It’s not entirely clear, but Mark Power suggests a number of reasons, from the type of devices that are currently most popular among students and the contracts they pay on them, to the lack of mobile optimisation of institutional web content. Students’ use of mobile is beginning to grow very, very fast – JISC Mail research shows that visits to universities’ websites from mobile devices increased in some cases by as much as 200 per cent between November 2010 and November 2011. Because it is starting from such a low base, however, institutions have a useful window of opportunity to really think about what they need, and how to achieve it.
Mobile Bristol is a mobile web app that integrates and optimises delivery of campus services to students’ browser enabled phones. Oxford University’s MOLLY offers similar services through a different approach.
MOtivATE and Without a Paddle are projects that respectively use mobile messaging to support learners and improve student retention, and provide students with a smartphone and some apps so that they can develop their own initiative and problem-solving skills.
HealthCARE at City University, London has developed augmented reality apps to support learning for students on healthcare courses. Read about this and related projects on the JISC blog.
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Predictions of an explosion in the use of mobile to access content and services are based on research showing that, in the UK in July 2011, mobile accounted for more than 12.5 per cent of UK web use. In higher and further education, the figure was much lower – only 2 per cent – but, even so, if the year on year growth rate is maintained, the majority of web access will be through mobile devices by 2015.
Faced with an already bewildering array of technologies, how can a college or university optimise the delivery of its services and content for mobile devices?
This is the question that the latest JISC Observatory report Delivering Web to Mobile seeks to answer. The new version of the report, published in June, is a considered overview of the practical choices available amid predictions that web access on the move is likely to exceed access on desktop devices by 2015.
Report author Mark Power points out that it is particularly timely to be considering this issue now. Scott Wilson, assistant director at JISC CETIS, said in a recent webinar “You’ve got maybe a couple of years to really consider what your strategy should be”.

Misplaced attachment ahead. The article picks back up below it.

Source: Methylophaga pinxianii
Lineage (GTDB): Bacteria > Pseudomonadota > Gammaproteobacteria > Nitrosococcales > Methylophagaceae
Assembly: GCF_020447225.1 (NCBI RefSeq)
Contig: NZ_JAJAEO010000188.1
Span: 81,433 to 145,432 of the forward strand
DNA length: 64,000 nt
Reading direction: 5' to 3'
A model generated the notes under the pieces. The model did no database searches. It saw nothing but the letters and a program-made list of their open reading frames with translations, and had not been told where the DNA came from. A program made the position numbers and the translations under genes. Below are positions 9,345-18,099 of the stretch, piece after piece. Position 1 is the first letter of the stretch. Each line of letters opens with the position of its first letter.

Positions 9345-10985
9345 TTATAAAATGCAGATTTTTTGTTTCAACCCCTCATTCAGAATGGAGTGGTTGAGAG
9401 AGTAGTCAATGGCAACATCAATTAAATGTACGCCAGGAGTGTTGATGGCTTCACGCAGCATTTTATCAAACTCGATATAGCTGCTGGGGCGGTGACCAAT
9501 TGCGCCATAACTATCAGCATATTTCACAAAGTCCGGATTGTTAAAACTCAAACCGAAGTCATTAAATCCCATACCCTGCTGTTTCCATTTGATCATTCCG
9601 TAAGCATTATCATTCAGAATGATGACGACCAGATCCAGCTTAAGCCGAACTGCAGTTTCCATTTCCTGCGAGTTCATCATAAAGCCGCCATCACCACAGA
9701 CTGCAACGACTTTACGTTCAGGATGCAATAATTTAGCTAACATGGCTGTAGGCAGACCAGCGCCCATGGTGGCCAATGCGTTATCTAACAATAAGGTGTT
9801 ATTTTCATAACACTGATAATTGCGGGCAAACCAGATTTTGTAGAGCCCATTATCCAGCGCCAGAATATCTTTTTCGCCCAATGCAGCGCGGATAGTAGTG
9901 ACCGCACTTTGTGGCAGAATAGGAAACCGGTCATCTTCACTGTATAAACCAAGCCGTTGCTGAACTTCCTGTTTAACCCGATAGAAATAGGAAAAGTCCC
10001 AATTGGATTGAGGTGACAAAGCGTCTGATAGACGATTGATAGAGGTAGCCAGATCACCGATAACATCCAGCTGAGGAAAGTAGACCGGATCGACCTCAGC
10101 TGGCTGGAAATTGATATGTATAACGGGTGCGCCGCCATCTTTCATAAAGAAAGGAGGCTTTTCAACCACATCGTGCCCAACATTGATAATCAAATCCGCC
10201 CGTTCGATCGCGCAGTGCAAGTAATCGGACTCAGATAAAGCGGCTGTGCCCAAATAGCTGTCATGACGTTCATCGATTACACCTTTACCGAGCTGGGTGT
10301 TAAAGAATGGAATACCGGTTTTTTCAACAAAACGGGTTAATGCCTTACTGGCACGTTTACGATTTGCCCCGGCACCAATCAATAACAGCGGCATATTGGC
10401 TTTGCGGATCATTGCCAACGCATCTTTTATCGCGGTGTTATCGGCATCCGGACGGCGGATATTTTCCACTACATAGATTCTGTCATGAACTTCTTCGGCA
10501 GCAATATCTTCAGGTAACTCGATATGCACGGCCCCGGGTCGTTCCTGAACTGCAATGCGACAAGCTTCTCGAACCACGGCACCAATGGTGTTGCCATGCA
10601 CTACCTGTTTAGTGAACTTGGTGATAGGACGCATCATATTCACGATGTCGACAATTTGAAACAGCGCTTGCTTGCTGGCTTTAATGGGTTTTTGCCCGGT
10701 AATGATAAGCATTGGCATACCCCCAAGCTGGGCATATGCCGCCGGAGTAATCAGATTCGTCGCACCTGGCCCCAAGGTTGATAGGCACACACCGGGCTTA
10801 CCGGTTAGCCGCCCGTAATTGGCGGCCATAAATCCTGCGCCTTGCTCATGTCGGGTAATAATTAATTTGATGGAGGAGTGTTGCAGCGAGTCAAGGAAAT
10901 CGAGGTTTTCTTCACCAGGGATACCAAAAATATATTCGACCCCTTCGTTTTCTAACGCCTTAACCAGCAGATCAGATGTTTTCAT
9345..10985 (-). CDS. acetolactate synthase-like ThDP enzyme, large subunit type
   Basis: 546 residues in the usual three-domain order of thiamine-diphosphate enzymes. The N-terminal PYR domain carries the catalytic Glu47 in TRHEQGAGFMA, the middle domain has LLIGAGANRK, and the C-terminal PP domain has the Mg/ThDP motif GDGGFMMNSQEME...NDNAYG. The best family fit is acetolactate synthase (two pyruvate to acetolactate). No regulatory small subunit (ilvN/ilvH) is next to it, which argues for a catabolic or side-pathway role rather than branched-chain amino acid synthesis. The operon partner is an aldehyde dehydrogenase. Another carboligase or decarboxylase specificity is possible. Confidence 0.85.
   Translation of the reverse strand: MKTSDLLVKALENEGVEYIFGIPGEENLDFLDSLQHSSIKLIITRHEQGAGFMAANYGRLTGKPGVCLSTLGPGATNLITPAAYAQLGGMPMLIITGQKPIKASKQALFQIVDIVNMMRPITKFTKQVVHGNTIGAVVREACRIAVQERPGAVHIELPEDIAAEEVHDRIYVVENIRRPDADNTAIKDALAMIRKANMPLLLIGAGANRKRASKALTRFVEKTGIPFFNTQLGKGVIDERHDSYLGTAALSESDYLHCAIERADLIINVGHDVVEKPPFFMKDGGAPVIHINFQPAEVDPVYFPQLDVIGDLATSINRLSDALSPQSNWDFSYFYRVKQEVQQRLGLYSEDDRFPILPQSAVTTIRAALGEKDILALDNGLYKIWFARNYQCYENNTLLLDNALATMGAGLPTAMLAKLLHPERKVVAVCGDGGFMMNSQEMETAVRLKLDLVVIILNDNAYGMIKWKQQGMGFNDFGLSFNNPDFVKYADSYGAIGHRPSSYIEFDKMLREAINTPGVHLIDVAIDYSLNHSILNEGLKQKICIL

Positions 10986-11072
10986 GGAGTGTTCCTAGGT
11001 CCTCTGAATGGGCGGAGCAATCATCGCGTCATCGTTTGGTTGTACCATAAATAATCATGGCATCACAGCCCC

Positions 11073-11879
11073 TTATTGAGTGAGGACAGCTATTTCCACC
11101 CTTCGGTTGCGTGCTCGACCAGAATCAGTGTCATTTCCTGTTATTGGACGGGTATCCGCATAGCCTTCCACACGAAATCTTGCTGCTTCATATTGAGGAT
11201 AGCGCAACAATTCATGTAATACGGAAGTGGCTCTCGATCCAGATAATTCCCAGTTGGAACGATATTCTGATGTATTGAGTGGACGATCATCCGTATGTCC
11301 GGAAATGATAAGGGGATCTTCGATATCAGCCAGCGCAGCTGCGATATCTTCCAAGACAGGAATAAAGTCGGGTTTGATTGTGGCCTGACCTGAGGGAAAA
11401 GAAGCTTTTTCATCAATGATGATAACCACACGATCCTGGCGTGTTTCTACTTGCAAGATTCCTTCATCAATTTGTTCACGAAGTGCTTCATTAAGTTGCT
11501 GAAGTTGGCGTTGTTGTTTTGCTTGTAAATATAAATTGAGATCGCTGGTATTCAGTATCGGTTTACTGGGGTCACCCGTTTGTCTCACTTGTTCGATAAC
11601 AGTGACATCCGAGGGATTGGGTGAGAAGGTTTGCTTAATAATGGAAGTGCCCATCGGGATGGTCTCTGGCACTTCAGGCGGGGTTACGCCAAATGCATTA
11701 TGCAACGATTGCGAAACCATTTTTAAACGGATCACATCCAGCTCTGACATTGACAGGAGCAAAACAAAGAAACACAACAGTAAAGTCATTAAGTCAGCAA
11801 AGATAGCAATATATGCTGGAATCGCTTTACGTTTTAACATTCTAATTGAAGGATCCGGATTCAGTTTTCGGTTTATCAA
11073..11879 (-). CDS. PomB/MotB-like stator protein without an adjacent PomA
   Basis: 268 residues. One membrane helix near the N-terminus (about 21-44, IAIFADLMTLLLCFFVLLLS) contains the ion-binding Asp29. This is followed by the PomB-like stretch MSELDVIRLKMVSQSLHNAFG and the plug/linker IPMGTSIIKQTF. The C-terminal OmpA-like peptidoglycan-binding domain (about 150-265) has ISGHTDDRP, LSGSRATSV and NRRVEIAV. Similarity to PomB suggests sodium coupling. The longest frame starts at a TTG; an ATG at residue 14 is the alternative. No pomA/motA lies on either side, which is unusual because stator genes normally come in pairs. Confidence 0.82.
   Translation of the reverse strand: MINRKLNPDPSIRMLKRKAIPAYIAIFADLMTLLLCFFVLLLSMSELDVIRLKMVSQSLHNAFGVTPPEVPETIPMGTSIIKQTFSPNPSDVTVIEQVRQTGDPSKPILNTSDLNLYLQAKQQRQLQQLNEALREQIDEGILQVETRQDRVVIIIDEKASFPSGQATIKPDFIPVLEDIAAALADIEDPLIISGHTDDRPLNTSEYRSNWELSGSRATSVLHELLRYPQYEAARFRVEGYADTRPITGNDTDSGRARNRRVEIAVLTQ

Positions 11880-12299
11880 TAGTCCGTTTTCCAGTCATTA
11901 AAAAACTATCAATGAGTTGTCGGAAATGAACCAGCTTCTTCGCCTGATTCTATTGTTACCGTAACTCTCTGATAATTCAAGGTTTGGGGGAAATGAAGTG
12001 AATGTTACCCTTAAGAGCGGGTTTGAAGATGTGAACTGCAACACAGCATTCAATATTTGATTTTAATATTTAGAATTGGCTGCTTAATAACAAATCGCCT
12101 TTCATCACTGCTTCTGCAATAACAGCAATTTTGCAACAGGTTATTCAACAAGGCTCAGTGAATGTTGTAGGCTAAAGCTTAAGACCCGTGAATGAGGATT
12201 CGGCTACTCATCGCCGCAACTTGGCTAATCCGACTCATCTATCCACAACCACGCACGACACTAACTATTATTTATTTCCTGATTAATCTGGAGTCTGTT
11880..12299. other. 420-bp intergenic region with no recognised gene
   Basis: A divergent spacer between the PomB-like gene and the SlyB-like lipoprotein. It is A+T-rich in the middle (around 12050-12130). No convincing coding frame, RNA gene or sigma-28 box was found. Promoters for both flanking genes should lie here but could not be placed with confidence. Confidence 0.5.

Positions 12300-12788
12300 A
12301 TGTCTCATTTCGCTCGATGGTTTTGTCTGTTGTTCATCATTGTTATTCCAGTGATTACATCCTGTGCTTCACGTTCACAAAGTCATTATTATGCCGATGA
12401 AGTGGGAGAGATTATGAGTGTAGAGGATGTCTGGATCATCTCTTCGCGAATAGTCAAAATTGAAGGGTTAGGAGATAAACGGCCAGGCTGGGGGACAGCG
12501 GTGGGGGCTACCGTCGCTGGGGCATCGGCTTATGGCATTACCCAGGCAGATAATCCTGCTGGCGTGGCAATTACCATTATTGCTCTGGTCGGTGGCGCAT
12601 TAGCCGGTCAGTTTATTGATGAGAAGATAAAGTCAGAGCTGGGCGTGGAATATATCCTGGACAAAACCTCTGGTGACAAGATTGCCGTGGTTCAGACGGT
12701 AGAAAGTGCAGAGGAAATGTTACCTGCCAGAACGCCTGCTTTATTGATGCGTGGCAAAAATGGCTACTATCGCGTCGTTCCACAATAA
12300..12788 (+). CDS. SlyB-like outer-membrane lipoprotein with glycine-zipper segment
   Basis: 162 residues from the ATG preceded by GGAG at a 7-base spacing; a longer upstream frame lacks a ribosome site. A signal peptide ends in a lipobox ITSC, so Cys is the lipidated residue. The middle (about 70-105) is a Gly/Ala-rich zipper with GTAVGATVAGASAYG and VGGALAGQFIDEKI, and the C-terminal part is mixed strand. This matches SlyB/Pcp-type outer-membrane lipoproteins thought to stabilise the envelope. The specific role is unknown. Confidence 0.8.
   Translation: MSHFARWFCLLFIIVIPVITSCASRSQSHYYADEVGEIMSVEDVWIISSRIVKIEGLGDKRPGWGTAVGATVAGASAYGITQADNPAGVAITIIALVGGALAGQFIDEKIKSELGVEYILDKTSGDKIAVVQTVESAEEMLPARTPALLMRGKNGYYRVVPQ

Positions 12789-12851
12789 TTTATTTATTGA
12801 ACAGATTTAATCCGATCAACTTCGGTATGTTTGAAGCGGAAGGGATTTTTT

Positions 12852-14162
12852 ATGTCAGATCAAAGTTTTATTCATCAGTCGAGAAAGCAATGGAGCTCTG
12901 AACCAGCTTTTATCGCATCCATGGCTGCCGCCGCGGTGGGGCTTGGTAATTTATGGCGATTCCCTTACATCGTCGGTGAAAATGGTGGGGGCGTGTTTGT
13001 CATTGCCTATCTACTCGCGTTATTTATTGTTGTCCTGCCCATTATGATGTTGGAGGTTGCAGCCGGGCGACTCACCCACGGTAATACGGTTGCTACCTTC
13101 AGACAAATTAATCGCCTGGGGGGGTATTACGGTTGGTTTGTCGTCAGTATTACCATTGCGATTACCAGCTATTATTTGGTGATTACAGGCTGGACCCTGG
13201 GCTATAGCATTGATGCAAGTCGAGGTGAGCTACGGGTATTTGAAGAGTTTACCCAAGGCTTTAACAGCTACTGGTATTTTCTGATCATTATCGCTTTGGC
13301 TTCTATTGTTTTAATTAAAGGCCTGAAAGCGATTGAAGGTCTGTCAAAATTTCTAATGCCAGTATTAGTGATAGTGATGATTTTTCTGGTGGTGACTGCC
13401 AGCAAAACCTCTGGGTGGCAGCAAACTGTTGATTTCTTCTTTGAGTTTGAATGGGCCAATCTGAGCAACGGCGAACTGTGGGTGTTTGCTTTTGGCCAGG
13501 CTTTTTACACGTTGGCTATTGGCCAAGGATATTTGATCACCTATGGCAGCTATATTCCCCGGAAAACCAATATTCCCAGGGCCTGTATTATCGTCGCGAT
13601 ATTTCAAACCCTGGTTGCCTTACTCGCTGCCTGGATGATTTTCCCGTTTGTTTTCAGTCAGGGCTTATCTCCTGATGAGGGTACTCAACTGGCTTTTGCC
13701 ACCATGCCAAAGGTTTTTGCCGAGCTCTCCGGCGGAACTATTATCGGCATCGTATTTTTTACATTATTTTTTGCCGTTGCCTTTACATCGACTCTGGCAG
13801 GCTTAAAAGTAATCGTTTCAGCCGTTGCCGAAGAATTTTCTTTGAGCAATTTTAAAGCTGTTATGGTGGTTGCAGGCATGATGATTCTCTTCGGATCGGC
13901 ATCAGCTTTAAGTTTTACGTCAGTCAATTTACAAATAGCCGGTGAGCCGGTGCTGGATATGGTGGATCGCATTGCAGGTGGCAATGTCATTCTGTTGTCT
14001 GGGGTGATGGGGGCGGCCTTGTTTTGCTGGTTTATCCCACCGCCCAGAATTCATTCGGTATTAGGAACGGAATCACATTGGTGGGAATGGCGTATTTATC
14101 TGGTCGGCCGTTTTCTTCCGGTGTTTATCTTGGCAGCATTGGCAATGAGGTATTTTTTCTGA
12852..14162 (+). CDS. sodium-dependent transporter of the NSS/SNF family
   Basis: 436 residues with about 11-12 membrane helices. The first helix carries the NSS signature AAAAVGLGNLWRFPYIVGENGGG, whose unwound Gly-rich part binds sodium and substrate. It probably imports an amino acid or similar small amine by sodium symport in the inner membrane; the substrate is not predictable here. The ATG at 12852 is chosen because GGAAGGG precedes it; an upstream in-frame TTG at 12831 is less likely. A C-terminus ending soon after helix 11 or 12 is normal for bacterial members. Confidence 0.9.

Mobile has the potential to transform student experience completely. Mark agrees with Scott’s webinar estimate of a couple of years to devise a complete strategy for mobile, and adds that institutions should aim to implement various aspects of a mobile strategy within the next year – specifically the delivery of student services such as room bookings, finding the nearest available computers, local transport information and other related student support services that fit so perfectly with the context of mobile.
The next step is to examine what the college or university itself wants to achieve via mobile. There may be a need to do very little – equally, this may be an opportunity to build completely new services taking advantage of the functionality of mobile devices to change the way students work with resources, to support them better in their daily life, or to boost the accessibility of material.
Mark comments: “The ‘Delivering Web to Mobile’ report makes clear that it is time for institutions to start mapping out their approach to mobile. Existing websites, new web content and delivery of services to students will encompass different approaches and there’s simply no one-size-fits-all.”
The report says that there are three main practical options for achieving effective mobile link-up – responsive web design, mobile specific websites and apps.
In Mark’s view, the choice when it comes to apps is between web apps and hybrids: “Probably no institution can afford to go down the native app route – not at a common services level at least. I don’t see how any educational institution could afford to build separate apps across platforms and then maintain them. However, institutions do have experienced and talented web designers and developers who already have the skillset for optimising the web for mobile. Also, given that many institutions use CMSs to deliver their websites, it may well be that much of the work can be done through the use of vendor plug-ins and extensions.”
The key thing to do is to go back to your CMS and see what the vendor can offer as plug-ins, and what they have in development. This will be the cheapest and quickest way to develop an enhanced mobile offer, both for the initial development and for maintenance and updates later.
Responsive web design, where web sites are created to be flexible and adapt to multiple screen sizes, has a lot of buzz around it at the moment and, while it offers some great opportunities, Mark says it does require more time and resources than your typical ‘built-for-desktop-browser’ approach, and it may be a case of taking a sledgehammer to crack a nut. Plug-ins may well do the job you need.
He adds: “Colleges and universities have lots of options available to them, and I think every strategy is going to involve taking a number of different elements from the report. The technologies exist to enable every institution to optimise for mobile: web app approaches to context-specific service delivery, design approaches to cater for a growing variety of screen sizes and technical frameworks that quickly and efficiently optimise content for delivery to mobile devices.”
The report covers all the options in some depth, and is being seen as a must-read for institutions as they plan their strategy for mobile.
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Mark has been speaking at a recent conference on Institutional Web Management.